An analysis of the risk of collisions between aircraft and vultures in Namibia


  • ML Hauptfleisch Biodiversity Research Centre, Namibia University of Science and Technology
  • NM Knox Biodiversity Research Centre, Namibia University of Science and Technology
  • P Heita Surveyor General's Office, Ministry of Lands and Resettlement, Windhoek, Namibia
  • O Aschenborn Veterinary Medicine, University of Namibia, Windhoek, Namibia
  • ML MacKenzie Centre for Research into Ecological and Environmental Modelling (CREEM), University of St Andrews, Scotland


aircraft, Cape Vulture, Lappet-faced Vulture, Namibia, White-backed Vulture, wildlife strike


Collisions between aircraft and birds and other animals occur frequently and are known in the aviation industry as wildlife strikes. They are considered to be one of the most serious safety and financial risks to the global aviation industry. The International Civil Aviation Organisation, a United Nations specialised Agency, requires that the appropriate authority shall take action to eliminate or to prevent the establishment of any source which may attract wildlife to the aerodrome, or its vicinity, unless an appropriate wildlife assessment indicates that they are unlikely to create conditions conducive to a wildlife hazard problem. Namibian airports reduce the wildlife strike risk by managing the airport habitat and actively chasing birds and other hazardous animals away. The bird strike risk in airspace between airports is not managed or assessed in Namibia. Following one White-Backed Vulture strike and several reports of near-misses with vultures by pilots of small aircraft, this study investigated possible collision hotspot areas considering small commercial aircraft flight paths and vulture movement areas. The study used spatial proximity analysis and temporal overlap to compare telemetry and nesting location data for the three most commonly encountered vulture species to flight paths and times of small commercial aircraft. Collision risk hotspots were identified over three national parks: Etosha, Waterberg and the Pro-Namib portion of the Namib-Naukluft. Ascending from, or approaching, Hosea Kutako International Airport from the east was identified as a particular risk for White-backed Vulture conflict, while risk of Lappet-faced vulture strikes was high to the east of Walvis Bay airport. Flight times of vultures and aircraft corresponded greatly, increasing the collision risk. The recommendations of this work are that pilots of small commercial aircraft should be made aware of particular risk areas, and that landing at Hosea Kutako from the east, or taking off in an easterly direction should be minimised when wind conditions allow, to reduce vulture collision risk.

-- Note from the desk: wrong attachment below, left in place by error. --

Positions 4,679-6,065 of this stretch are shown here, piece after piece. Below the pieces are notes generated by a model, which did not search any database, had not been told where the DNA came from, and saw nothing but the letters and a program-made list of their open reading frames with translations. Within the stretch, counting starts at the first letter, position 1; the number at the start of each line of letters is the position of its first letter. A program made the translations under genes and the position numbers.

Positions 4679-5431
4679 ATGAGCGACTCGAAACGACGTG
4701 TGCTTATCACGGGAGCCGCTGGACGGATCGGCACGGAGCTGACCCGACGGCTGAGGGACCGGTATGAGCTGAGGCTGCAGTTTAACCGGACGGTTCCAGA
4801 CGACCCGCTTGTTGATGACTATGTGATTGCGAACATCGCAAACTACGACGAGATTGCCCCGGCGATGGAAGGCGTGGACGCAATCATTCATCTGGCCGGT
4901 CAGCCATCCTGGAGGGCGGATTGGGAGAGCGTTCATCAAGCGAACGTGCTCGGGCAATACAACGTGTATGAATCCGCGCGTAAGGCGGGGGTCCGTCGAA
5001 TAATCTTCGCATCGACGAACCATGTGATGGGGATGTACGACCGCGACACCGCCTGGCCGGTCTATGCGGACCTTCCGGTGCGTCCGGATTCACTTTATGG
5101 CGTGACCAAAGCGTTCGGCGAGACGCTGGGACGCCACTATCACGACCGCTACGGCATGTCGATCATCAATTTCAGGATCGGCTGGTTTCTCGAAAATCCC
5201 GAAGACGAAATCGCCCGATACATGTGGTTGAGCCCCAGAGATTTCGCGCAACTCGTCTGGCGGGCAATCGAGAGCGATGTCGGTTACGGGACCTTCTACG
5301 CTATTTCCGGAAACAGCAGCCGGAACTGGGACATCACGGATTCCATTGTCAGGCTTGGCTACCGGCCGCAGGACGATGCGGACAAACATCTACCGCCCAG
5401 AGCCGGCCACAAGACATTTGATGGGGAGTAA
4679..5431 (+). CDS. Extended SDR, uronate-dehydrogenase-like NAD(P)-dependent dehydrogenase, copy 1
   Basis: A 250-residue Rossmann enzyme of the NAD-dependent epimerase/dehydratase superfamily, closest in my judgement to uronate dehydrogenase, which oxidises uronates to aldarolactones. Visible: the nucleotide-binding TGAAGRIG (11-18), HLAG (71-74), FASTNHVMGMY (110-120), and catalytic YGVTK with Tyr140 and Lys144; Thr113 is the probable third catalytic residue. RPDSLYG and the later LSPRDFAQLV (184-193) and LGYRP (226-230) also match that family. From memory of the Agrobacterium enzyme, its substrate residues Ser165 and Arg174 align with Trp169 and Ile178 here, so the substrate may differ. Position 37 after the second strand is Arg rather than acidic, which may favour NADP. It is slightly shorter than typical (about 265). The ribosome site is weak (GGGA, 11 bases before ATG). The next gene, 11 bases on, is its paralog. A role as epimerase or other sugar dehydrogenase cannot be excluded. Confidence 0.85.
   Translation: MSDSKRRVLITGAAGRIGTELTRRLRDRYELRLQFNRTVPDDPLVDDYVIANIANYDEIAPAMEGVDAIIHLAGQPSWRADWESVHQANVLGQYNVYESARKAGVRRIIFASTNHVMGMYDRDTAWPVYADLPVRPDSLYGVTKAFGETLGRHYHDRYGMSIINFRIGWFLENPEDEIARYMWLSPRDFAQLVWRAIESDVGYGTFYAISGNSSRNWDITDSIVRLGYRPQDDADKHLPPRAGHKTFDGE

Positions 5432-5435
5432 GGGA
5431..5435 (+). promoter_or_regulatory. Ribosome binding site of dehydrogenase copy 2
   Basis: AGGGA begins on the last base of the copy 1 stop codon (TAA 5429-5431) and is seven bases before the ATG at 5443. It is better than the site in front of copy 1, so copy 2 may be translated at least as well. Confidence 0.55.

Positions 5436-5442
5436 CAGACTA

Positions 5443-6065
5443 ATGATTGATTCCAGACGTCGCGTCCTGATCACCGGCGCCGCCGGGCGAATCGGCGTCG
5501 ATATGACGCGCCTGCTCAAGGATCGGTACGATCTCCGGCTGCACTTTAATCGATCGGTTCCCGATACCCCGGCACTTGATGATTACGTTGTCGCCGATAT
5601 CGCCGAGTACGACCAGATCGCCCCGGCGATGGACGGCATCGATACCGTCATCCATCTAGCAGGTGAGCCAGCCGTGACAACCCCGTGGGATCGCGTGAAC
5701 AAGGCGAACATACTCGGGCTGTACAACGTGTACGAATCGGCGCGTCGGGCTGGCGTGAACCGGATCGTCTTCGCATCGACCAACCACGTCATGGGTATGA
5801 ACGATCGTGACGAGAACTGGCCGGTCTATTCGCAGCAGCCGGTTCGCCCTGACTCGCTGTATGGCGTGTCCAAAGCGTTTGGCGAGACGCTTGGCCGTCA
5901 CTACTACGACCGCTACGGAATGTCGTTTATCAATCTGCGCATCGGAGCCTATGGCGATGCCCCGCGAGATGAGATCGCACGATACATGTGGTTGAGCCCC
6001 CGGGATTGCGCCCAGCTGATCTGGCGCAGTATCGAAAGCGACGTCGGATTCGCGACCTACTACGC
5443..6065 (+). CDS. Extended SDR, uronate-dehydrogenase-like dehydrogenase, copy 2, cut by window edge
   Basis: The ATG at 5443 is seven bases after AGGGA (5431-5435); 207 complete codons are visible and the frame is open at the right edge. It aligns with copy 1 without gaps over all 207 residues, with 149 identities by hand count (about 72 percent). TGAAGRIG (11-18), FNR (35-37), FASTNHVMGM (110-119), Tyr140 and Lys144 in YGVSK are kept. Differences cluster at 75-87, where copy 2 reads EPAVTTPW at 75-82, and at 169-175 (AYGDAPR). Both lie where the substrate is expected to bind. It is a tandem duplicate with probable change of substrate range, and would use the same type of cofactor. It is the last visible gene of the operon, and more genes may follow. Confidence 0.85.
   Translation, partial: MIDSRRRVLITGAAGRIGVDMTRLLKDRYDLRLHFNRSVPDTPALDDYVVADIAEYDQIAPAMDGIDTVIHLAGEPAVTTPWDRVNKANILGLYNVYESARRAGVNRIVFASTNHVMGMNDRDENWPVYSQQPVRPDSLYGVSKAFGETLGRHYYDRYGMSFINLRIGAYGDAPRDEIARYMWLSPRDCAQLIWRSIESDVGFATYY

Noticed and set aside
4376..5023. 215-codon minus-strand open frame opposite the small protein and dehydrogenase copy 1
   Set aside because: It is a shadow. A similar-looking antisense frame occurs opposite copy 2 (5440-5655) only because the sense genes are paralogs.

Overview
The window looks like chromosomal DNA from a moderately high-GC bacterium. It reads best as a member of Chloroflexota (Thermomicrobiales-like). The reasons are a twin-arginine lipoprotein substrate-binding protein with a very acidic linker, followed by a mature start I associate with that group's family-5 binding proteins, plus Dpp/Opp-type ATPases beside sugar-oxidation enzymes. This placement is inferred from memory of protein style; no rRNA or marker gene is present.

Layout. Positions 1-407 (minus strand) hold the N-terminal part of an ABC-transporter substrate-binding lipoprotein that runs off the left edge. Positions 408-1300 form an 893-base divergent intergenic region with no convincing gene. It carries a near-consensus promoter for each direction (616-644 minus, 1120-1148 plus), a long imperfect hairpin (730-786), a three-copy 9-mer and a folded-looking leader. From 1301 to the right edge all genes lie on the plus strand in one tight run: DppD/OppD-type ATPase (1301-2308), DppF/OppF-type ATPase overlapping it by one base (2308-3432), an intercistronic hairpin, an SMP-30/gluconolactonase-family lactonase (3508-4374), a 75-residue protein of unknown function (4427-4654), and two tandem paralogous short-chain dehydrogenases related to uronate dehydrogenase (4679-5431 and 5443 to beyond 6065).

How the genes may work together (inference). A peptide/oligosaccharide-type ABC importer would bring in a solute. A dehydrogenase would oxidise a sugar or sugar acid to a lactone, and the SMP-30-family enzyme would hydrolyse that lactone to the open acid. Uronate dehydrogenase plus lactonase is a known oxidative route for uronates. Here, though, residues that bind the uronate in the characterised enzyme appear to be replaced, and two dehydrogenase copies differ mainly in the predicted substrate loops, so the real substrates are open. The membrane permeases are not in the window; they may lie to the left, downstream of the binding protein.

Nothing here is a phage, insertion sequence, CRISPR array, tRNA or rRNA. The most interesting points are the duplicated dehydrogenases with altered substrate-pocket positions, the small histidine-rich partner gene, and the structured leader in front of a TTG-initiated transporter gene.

Section A: Research articles